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Space is a star-studded business right now, with the final frontier luring top aerospace companies to beef up their launch businesses so as to cater to satellite customers and more. But if you're looking for a promising stock in the sector to consider buying now, dedicated space-launch company Orbital Sciences (NYSE: OA ) is one company flying high in 2013 that could be ready to blast off to even greater heights.
Launching and earning
Orbital's stock has shot up more than 20% year to date after a string of successes, but the stock's risen higher in the past few days after an eventful week so far.
The company reported earnings on Tuesday, and while revenue fell year over year -- and missed analyst expectations -- the falling sales were due primarily to the completion of several satellites under contract. Earnings managed to defy the drop, beating analyst projections handily while rising 50% year over year to $0.33 per share. Margins are on the upswing at all three of Orbital's business segments, but the company will have to pick up its sales in the future to take advantage of them.
Fortunately, Orbital's on pace to do just that. The company's Antares rocket dominated the headlines this week, successfully completing a test launch on Sunday. The midsize rocket defied earlier delays that pushed the launch date back and delivered a mock payload without any problems.
The rocket has another test launch scheduled to occur later in the year, when Orbital hopes to launch its Cygnus spacecraft for docking with the International Space Station. If that goes as planned, the company will then begin to get to work on its $1.9 billion contract with NASA for eight scheduled cargo runs to the space station between this year and 2016.
It's been a slow start for Orbital fraught with delays, but this company's finally getting its feet on solid ground at the right time for investors to capitalize.
What a successful launch means
Sunday's successful launch was huge for this company. Orbital tasted failure just a few years ago with its Taurus XL rocket that cost it a $70 million contract with NASA. The agency sent the contract off instead as part of a $400 million contract to the competing United Launch Alliance, Boeing (NYSE: BA ) and Lockheed Martin's (NYSE: LMT ) space joint venture that has more than kept pace with Orbital recently.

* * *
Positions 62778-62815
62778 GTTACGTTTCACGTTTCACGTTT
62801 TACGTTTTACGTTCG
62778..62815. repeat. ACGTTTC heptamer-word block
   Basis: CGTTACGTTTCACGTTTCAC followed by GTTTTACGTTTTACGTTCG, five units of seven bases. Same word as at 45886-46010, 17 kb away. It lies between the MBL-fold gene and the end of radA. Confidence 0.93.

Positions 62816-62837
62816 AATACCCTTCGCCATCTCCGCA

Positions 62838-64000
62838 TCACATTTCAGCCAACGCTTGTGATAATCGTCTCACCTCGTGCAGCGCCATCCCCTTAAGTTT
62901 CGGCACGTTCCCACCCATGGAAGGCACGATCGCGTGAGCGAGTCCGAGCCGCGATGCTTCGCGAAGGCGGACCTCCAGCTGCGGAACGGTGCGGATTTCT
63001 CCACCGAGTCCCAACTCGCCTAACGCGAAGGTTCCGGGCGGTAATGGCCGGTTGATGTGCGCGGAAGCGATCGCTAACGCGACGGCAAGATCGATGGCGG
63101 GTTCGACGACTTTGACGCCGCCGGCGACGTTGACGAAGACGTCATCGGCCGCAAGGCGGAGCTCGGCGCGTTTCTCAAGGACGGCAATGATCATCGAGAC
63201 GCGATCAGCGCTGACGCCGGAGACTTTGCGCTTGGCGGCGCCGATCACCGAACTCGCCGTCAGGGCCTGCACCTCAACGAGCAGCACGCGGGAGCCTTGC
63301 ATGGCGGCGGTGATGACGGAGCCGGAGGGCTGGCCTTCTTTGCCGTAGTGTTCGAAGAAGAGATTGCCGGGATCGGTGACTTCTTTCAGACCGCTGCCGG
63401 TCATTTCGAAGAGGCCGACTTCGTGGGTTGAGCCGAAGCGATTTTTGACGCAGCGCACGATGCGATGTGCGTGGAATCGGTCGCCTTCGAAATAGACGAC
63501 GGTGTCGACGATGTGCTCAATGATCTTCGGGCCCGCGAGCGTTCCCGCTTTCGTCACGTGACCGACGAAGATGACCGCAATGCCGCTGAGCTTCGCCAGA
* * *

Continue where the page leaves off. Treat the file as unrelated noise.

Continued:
Orbital's not failing any more, however. Not only will Antares' successful launch (along with a successful docking by the Cygnus later this year) pave the way for the start of the NASA contract operations, but Orbital should also see interest from other launch customers pick up now that it has one major victory on record.
NASA and other bodies now can have confidence in the Antares' capabilities; after all, losing a rocket is costly business, which is a huge negative particularly for government agencies in today's budget cut-dominated environment. Stifel Nicolaus analyst William Loomis outlined Orbital's improving position in an interview with Bloomberg, saying, "As each milestone gets behind them, there's less risk."
The company's plan is to carve out a niche in the midsize satellite market, catering to military and private customers in order to find growth and avoid getting blindsided by cuts at the Defense Department and other government agencies. Orbital's Antares already has a contract with the DoD's Orbital/Suborbital Program-3 contract, and the company's history of providing launch vehicles such as missile interceptors and target vehicles to the DoD should help it continue to vie for future military contracts.
Orbital's stock has jumped on the back of the recent good news, and as long as Cygnus' test docking with the ISS goes well later this year, shares of this company are set to rise higher. No investor should assume that Orbital isn't facing challenges: Plenty of competition exists in the space industry, between Boeing and Lockheed – each of which has grown space-based sales recently, with Lockheed particularly getting a boost from government satellite sales -- to Elon Musk's SpaceX, which is directly competing with Orbital to resupply the ISS and was the first to dock a capsule with the station.
Still, the Antares launch and the company's growing margins have its stock on pace to soar. This year is full of risk for the company -- enough for more cautious investors to justify shying away from buying shares right now -- and much depends on Orbital's success in kicking off operational missions to the space station. If all goes as planned, however, this week's launch will have laid the foundation for a bright future -- and Orbital's investors could be the biggest winners in 2013.
Will aerospace's giant keep flying high?
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